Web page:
|The first excerpt represents the past or something you must release, and is drawn from The Contrast by Royall Tyler:
for his dear Fanny. I want a dozen pretty things my-
self; have you got the notes with you?
I shall be ever willing to contribute, as far as it is in
my power, to adorn or in any way to please my sis-
ter; yet I hope I shall never be obliged for this to sell
my notes. I may be romantic, but I preserve them
as a sacred deposit. Their full amount is justly due
to me, but as embarrassments, the natural consequen-
ces of a long war, disable my country from supporting
its credit, I shall wait with patience until it is rich
|The second excerpt represents the present or the deciding factor of the moment, and is drawn from Grimm's Fairy Tales by Brothers Grimm:
and the ale to run, and then spoil all the meal?' 'Why, Frederick,'
said she, 'I did not know I was doing wrong; you should have told me
The husband thought to himself, 'If my wife manages matters thus, I
must look sharp myself.' Now he had a good deal of gold in the house:
so he said to Catherine, 'What pretty yellow buttons these are! I
shall put them into a box and bury them in the garden; but take care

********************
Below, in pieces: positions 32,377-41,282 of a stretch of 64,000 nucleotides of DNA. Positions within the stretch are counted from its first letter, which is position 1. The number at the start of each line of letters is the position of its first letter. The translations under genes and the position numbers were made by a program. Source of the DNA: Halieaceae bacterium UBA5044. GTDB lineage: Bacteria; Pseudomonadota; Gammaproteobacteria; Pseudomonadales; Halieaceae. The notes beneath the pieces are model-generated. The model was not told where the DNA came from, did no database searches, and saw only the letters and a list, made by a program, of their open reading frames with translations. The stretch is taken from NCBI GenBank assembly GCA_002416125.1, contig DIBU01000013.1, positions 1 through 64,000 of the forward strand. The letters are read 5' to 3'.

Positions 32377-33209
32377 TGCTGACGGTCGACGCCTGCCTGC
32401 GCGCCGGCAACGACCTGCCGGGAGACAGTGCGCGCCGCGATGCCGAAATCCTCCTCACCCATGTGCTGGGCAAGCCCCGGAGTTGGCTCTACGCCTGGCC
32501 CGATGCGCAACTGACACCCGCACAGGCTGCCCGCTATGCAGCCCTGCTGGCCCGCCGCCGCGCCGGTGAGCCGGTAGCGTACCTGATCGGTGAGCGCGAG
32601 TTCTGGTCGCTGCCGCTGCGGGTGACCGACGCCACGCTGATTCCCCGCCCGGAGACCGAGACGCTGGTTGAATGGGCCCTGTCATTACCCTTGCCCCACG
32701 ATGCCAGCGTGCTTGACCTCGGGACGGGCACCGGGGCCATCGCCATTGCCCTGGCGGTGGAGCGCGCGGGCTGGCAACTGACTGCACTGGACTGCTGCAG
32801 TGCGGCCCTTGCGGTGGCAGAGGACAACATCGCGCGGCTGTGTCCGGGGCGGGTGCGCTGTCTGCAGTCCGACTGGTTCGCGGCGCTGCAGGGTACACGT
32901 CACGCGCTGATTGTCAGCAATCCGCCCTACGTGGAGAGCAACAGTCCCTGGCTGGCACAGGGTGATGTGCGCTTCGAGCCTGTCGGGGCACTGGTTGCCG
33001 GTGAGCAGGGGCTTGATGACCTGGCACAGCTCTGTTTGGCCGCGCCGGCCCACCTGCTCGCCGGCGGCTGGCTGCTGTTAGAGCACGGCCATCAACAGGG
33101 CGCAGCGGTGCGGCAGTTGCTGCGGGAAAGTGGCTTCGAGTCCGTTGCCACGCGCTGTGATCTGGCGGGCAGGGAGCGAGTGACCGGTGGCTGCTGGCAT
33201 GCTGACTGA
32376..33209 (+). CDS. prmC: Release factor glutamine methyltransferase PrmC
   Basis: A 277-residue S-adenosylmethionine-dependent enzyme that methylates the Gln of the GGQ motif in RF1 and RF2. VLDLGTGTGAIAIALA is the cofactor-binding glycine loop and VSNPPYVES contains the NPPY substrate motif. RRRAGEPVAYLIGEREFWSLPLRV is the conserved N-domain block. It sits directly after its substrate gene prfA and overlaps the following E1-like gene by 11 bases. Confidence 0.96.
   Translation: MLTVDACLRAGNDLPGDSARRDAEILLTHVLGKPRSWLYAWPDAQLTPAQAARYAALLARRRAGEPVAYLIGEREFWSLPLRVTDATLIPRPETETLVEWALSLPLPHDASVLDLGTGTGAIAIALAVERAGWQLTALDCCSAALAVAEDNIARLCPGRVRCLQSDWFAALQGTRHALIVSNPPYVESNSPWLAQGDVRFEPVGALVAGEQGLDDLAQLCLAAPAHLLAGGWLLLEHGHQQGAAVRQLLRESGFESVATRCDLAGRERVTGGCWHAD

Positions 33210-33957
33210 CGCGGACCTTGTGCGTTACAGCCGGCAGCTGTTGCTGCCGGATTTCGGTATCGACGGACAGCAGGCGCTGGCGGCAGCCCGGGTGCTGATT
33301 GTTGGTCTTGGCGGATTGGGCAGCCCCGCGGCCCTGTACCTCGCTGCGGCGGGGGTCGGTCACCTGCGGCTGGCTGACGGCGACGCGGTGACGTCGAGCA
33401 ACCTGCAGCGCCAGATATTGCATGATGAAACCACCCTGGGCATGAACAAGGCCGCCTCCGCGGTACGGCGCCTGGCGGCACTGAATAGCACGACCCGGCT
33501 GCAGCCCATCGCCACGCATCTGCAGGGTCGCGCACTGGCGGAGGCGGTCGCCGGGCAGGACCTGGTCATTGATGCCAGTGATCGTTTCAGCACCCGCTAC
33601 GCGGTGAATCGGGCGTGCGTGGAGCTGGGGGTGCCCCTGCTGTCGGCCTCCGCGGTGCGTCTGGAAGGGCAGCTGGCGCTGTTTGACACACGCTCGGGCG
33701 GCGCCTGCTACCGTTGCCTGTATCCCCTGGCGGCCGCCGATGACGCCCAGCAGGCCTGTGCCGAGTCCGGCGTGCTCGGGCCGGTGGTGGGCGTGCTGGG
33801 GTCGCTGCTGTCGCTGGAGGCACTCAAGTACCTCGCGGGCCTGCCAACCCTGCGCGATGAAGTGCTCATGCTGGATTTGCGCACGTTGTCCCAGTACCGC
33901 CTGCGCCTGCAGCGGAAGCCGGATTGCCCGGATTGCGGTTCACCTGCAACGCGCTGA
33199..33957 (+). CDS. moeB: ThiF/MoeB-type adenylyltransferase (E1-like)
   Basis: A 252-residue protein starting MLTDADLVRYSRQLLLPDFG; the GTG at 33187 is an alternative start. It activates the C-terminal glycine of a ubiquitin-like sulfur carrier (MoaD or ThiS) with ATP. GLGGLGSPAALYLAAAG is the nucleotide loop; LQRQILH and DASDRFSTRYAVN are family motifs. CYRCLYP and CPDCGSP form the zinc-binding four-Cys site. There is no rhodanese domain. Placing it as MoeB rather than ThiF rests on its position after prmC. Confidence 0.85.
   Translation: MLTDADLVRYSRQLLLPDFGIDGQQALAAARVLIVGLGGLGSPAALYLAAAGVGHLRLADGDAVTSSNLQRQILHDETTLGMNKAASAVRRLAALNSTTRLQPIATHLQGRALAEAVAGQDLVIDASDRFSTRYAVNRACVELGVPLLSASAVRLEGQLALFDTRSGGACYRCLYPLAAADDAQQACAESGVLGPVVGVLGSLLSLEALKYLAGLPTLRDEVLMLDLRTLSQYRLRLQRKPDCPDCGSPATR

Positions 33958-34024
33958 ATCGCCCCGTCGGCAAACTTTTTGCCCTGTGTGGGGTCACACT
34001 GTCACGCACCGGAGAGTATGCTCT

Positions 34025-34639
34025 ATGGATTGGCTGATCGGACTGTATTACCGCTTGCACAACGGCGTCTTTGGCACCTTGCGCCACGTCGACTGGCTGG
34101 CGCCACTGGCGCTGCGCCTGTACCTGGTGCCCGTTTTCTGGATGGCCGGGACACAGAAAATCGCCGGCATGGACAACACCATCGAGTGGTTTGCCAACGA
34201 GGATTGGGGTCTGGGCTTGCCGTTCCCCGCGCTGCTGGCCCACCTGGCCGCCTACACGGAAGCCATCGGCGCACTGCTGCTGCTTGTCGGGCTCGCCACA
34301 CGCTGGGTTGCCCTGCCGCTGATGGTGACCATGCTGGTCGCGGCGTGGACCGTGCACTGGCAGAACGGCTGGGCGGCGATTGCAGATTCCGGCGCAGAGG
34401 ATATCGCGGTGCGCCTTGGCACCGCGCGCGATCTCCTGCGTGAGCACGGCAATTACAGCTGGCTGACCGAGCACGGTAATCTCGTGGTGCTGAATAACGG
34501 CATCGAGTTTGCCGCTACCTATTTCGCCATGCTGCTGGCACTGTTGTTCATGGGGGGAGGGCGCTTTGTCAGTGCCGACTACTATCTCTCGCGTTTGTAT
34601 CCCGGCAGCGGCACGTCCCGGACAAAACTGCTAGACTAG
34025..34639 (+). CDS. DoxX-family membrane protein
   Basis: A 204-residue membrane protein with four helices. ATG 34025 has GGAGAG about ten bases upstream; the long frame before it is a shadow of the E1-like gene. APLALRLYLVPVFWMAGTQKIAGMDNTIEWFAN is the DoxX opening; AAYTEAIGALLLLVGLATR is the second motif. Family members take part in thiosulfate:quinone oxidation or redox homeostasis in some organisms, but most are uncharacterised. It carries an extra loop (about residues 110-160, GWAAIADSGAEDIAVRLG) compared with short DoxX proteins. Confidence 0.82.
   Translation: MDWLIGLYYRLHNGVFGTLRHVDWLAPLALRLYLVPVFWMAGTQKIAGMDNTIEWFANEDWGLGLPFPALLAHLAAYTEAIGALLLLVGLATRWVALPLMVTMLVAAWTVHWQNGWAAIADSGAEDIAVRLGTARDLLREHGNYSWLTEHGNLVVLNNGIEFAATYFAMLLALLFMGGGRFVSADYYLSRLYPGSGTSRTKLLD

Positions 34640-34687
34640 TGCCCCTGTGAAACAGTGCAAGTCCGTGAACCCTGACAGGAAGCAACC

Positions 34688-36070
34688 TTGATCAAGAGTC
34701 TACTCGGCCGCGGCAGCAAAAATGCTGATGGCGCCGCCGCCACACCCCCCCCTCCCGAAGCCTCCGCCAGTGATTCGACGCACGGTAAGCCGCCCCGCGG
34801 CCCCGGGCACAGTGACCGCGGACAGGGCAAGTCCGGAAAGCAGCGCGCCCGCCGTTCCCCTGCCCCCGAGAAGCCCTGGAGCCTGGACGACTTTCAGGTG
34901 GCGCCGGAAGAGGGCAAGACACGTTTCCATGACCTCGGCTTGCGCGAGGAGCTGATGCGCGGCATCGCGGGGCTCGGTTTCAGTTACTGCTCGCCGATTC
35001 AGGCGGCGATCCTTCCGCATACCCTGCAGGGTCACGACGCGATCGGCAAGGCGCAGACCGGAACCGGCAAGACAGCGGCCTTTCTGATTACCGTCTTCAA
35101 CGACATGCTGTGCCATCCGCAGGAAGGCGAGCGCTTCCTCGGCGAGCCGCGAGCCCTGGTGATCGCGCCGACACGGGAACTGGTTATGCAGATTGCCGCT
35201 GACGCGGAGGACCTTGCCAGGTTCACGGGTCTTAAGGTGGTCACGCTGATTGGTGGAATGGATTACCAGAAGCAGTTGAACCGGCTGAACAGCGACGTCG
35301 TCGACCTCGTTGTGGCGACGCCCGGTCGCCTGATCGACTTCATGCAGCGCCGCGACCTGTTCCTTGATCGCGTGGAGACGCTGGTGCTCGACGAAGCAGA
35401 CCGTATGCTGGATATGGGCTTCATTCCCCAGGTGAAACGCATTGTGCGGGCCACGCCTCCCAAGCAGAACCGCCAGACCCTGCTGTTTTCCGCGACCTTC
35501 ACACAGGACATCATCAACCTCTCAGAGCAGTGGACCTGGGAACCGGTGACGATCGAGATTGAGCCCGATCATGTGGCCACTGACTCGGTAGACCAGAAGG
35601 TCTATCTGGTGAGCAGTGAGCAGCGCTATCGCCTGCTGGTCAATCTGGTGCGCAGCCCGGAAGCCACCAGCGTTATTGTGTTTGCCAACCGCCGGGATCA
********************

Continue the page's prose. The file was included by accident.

that you never go near or meddle with them.' 'No, Frederick,' said
she, 'that I never will.' As soon as he was gone, there came by some
pedlars with earthenware plates and dishes, and they asked her whether
she would buy. 'Oh dear me, I should like to buy very much, but I have
Grimm's Fairy Tales
|The third excerpt represents the future or something you must embrace, and is drawn from The American by Henry James:
after all," Newman said, presently.
M. Nioche, without moving, raised his eyes and gave him a long,
peculiar look. It seemed to confess everything, and yet not to ask for pity,
nor to pretend, on the other hand, to a rugged ability to do without it.
It might have expressed the state of mind of an innocuous insect,
flat in shape and conscious of the impending pressure of a boot-sole,
and reflecting that he was perhaps too flat to be crushed. M. Nioche's
gaze was a profession of moral flatness. "You despise me terribly,"
he said, in the weakest possible voice.
"Oh no," said Newman, "it is none of my business.
It's a good plan to take things easily."